Protecting our state communications from
espionage & the unfortunate Mr Sikorski

by Dorchester

We have it from no less an authority than Sun Tzu that:

“Secret operations are essential in war; upon them the army relies to make its every move”

And history is replete with tales of victory gained, or denied, by communications. The heroic fate of Nelson was signalled from Portsmouth to London by a chain of lighthouses; just this month was a carrier pigeon found in a chimney, and we were regaled last week with the story of Princess Catherine’s gran who was an operator employed to break Enigma, that Axis code, at Bletchley Park. The Battle of Britain led into the North Atlantic campaign, and in the lean years the defeat of Hitler was no foregone conclusion. Had it not been for work done at Bletchley Park, the supply lines from Quebec and Halifax would have been shredded. But it is not without Polish help that Enigma was finally revealed1, as our Polish friends are proud to remark2.

It would seem that wars are collaborative affairs, and someone, somewhere in the Polish government recognises the truism of Sun Tzu.

That is why the recent revelations3,4 of two conversations between a Polish Cabinet member and a high-placed private citizen are cause for concern. By now readers will have read the remarks of the unfortunate Mr Sikorski; he was (apparently) recorded while he spoke with a Mr Rostowski, who was at the time a former Cabinet colleague. The emphasis in the press has been thus far on the content of his intemperate speech. Certainly, wanton utterance is not to be welcomed into the highest levels of state, but of greater concern is the mechanism by which the record was made: how was the tape obtained?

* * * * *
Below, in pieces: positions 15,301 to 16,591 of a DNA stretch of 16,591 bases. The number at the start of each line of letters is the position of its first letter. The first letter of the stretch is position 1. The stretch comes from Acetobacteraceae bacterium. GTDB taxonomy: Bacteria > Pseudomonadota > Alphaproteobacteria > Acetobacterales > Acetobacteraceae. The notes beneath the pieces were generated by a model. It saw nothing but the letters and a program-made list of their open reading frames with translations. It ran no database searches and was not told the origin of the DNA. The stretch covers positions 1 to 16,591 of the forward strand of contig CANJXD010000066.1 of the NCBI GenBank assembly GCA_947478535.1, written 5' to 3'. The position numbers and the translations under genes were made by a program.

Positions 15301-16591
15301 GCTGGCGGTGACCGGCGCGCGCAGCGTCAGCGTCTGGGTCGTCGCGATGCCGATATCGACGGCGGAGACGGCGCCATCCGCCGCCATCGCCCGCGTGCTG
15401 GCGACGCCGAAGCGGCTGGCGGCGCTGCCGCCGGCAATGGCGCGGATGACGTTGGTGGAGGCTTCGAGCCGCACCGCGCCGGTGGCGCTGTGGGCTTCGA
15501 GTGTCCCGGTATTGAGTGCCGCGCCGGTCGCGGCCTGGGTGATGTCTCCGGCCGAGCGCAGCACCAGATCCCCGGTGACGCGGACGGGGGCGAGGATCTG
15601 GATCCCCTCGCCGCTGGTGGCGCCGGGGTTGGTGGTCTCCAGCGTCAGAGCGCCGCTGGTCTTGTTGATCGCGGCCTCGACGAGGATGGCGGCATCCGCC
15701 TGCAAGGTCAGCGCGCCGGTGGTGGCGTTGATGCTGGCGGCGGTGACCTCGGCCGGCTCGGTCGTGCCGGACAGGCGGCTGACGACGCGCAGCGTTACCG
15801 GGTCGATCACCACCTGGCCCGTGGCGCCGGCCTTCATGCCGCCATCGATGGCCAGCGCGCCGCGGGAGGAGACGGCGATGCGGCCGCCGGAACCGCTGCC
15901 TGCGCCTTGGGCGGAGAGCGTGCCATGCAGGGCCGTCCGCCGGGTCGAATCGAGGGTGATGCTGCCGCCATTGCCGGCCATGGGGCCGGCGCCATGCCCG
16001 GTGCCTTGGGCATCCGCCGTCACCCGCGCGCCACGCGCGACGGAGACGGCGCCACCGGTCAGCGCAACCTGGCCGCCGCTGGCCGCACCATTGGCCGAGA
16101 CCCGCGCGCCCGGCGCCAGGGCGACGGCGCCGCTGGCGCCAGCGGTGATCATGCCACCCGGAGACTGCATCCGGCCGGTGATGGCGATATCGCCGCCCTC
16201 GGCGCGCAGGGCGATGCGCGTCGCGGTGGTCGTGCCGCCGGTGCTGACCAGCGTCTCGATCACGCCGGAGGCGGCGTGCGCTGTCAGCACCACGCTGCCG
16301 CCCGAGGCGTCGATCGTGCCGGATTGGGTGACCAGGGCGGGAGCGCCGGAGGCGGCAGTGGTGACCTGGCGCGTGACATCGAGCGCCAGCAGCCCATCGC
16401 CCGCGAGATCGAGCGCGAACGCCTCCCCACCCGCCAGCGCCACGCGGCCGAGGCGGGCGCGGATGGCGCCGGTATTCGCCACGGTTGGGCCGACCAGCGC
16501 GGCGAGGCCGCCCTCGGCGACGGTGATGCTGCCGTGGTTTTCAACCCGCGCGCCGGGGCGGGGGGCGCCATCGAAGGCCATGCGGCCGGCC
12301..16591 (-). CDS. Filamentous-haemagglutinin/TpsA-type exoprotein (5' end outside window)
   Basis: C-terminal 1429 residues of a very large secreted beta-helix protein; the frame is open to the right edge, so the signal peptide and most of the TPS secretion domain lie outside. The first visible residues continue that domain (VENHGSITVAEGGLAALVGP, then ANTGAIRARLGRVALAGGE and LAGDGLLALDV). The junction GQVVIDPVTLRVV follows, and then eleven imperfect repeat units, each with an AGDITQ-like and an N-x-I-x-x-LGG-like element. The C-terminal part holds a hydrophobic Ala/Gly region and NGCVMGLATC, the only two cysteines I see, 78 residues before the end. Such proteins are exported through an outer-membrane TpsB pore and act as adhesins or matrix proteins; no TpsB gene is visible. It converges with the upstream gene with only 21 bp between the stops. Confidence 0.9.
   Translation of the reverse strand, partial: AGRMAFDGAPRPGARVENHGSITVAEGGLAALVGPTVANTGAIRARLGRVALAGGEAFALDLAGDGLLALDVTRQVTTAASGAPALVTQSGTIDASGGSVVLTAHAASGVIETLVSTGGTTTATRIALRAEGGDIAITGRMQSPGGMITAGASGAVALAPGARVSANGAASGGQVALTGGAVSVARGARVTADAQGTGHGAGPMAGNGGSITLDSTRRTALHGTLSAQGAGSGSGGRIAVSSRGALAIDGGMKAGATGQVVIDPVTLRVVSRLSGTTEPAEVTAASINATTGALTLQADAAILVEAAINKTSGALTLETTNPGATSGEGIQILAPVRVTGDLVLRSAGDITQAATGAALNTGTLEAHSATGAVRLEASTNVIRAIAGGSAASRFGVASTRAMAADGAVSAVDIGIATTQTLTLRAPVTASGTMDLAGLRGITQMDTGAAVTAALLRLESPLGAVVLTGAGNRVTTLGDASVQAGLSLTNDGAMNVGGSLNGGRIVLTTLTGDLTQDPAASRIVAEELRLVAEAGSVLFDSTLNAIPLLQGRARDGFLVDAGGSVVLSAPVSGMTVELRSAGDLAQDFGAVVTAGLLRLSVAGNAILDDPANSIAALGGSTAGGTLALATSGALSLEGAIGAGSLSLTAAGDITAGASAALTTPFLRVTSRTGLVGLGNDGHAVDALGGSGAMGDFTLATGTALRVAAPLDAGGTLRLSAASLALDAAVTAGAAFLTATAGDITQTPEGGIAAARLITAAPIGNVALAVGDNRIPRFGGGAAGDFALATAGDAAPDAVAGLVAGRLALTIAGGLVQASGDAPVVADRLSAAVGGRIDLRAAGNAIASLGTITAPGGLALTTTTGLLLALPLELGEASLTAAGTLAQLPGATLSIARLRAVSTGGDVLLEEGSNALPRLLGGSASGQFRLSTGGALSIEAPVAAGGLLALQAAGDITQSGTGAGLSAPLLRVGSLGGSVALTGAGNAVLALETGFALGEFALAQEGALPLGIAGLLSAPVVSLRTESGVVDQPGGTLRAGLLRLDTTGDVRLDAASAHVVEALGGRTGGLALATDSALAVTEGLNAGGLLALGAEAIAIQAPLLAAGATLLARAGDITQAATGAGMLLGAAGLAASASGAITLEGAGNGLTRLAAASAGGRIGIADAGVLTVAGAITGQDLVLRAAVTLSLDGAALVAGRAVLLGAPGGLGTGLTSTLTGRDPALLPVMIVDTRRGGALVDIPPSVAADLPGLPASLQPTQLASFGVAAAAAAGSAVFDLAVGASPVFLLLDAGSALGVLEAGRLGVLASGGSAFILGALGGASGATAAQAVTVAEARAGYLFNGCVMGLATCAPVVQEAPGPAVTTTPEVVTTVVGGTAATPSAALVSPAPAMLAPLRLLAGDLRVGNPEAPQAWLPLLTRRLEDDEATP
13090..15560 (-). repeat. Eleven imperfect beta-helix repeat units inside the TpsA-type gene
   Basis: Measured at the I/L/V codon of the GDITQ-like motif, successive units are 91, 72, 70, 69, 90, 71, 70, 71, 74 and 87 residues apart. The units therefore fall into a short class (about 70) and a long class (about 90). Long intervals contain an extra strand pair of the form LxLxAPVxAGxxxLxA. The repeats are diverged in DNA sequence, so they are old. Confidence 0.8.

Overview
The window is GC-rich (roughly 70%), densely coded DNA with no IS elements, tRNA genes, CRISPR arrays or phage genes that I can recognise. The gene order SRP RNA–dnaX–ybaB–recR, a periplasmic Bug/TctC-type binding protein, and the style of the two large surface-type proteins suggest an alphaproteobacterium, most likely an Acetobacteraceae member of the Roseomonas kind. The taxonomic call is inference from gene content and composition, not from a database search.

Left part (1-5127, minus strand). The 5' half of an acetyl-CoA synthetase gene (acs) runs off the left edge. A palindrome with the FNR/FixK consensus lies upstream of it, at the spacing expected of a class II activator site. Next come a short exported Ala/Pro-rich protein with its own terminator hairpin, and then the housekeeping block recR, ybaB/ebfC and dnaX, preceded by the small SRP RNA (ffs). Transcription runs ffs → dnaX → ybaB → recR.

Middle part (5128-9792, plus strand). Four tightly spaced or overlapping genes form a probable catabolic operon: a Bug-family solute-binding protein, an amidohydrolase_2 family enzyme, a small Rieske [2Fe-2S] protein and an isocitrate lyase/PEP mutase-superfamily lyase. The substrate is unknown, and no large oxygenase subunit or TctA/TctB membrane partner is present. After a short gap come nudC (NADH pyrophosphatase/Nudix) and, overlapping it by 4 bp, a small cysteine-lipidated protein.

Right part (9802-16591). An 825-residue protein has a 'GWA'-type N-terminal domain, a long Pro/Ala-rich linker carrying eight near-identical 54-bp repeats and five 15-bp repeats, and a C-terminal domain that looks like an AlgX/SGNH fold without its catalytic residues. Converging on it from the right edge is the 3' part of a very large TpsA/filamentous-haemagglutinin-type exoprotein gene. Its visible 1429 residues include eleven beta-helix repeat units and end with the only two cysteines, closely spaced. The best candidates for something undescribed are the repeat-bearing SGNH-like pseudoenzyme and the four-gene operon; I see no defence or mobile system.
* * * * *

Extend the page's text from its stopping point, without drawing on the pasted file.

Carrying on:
It is important to note that Mr Sikorski is the Polish Foreign Minister and that Poland is a NATO ally, and this is where my attention has been caught.

We can surmise, because the recipient of the communication was an ostensibly private citizen, that the communication (henceforth ‘it’, from S to R) took place over an open line (if we exclude face-to-face exchange). Since two members of the Polish government are involved in these two conversations, and which were reported by one source, Occam’s razor would have us believe that the Polish government is in some way the target of espionage. If we hypothesise so, several questions as to the weakness of the conduit now arise:

  1. where was it intercepted?
  2. were R and S both located in Poland?
  3. did S use his mobile phone or a static government phone?
  4. did R use his mobile phone or his office or home land line?
  5. were both S and R serviced by the same telecoms company?
  6. was the telecoms company of each foreign or domestic?
  7. was it done in optics, hardware or software?
  8. was it done by a lineman, clerk, extramural spy or some other agent?
  9. was it done surreptitiously, with a compromised switch?
  10. ditto, with a compromised phone?
  11. can we trust the inquirer and the inquiry?